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Methanotrophic Bacteria for Methane Mitigation

  • 13 Mar 2020
  • 2 min read

Why in News

Recently, scientists at the Agharkar Research Institute (ARI), Pune have enriched, isolated and cultivated 45 different strains of methanotrophs (methane-utilising bacteria) and created the first indigenous methanotroph culture.

  • ARI is an autonomous institute under the Department of Science & Technology.

Key Points

  • Scientists used some of the isolated strains of methanotrophs as bio-inoculants in rice plants.
  • They found that there was a decrease in methane emissions in inoculated plants with a positive or neutral effect on the growth of the rice. This finding could lead to the development of microbial inoculants for methane mitigation in rice.
  • Methanotrophs metabolise and convert methane into carbon-di-oxide enabling them to reduce methane emissions from rice plants.
    • In rice fields, methanotrophs are active near the roots or soil-water interfaces.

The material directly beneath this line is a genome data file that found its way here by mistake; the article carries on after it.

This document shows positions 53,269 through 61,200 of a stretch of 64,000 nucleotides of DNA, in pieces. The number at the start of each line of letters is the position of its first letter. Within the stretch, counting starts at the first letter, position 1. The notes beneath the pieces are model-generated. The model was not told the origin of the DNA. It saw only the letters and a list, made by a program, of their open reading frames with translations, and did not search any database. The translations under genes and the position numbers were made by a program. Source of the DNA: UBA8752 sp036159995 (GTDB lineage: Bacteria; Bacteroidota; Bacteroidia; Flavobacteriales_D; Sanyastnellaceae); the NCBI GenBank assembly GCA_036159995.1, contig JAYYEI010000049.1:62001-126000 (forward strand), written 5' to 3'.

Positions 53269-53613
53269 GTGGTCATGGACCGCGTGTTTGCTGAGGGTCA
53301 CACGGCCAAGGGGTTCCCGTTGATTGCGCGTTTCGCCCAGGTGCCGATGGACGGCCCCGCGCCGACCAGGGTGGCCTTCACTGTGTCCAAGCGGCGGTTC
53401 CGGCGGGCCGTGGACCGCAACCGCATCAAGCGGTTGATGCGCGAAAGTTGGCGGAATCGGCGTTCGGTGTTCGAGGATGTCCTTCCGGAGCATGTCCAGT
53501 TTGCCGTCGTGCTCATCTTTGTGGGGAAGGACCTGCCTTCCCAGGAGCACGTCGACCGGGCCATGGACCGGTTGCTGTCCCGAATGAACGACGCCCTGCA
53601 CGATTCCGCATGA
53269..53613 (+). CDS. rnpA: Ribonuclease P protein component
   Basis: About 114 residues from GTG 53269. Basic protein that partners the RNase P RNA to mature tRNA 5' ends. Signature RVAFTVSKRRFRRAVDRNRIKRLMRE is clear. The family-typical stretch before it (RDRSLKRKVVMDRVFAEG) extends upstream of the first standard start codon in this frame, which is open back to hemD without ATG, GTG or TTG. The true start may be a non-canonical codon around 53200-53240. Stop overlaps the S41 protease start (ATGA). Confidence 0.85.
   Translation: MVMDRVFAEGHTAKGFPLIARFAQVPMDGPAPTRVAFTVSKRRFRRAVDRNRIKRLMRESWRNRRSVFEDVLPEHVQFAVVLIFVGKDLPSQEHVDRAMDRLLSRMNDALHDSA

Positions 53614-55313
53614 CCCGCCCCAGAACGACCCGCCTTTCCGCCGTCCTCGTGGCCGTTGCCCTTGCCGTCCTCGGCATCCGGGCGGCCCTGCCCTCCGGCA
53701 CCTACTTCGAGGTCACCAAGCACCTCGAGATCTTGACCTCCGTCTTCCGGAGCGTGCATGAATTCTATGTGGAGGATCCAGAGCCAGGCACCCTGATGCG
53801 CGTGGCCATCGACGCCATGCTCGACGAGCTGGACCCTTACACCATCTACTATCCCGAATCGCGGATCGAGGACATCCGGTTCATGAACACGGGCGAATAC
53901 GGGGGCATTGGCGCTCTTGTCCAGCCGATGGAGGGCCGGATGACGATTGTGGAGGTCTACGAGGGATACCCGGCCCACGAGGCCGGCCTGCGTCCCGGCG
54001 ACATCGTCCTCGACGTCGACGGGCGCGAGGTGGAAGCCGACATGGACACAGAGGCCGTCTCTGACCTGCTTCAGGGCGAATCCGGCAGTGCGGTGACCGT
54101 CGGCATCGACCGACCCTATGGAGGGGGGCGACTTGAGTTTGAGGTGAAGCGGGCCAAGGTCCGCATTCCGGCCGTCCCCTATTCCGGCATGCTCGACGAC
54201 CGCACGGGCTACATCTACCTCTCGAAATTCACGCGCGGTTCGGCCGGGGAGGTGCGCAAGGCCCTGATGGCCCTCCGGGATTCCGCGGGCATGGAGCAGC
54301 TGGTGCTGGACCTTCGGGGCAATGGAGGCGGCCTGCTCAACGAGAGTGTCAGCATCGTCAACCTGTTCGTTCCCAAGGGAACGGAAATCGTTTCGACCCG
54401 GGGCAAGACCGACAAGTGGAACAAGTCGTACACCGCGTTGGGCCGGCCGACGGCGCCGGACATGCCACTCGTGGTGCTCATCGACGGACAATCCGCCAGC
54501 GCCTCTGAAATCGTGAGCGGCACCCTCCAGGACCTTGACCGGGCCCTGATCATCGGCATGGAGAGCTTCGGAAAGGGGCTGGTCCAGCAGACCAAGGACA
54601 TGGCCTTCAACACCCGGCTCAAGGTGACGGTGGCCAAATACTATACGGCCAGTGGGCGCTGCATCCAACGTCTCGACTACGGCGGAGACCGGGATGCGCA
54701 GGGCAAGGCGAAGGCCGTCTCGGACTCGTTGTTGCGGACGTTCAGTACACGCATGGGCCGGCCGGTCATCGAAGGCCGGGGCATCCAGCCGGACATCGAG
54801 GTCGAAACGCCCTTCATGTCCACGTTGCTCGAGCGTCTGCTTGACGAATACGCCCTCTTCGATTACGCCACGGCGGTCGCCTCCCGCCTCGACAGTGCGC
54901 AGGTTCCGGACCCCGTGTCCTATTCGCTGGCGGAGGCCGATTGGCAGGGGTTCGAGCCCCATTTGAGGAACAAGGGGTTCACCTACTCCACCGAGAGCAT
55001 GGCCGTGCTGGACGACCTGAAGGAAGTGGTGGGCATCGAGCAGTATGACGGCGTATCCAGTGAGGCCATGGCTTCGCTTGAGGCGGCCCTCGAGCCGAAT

• Rice fields are human-made wetlands and are waterlogged for a considerable period.
      • Anaerobic degradation of organic matter results in the generation of methane.
      • Rice fields contribute to nearly 10% of global methane emissions.

Inoculation

  • In microbiology, inoculation is defined as introducing microorganisms into a culture where they can grow and reproduce. More generally, it can also be defined as introducing a certain substance into another substance.
  • Bio-inoculants are living organisms containing strains of specific bacteria, fungi, or algae. These are also known as microbial inoculants.

Significance

  • Methanotrophs can effectively reduce the emission of methane, which is the second most important greenhouse gas (GHG) and 26 times more potent as compared to carbon-di-oxide.
  • Native methanotrophs isolated from rice fields can be excellent models to understand the effect of various factors on methane mitigation.
  • Besides methane mitigation studies, methanotrophs can also be used in methane value addition (valorization) studies.
    • Bio-methane generated from waste can be used by the methanotrophs and can be converted to value-added products such as single-cell proteins, biodiesel, and so on.

Source: PIB

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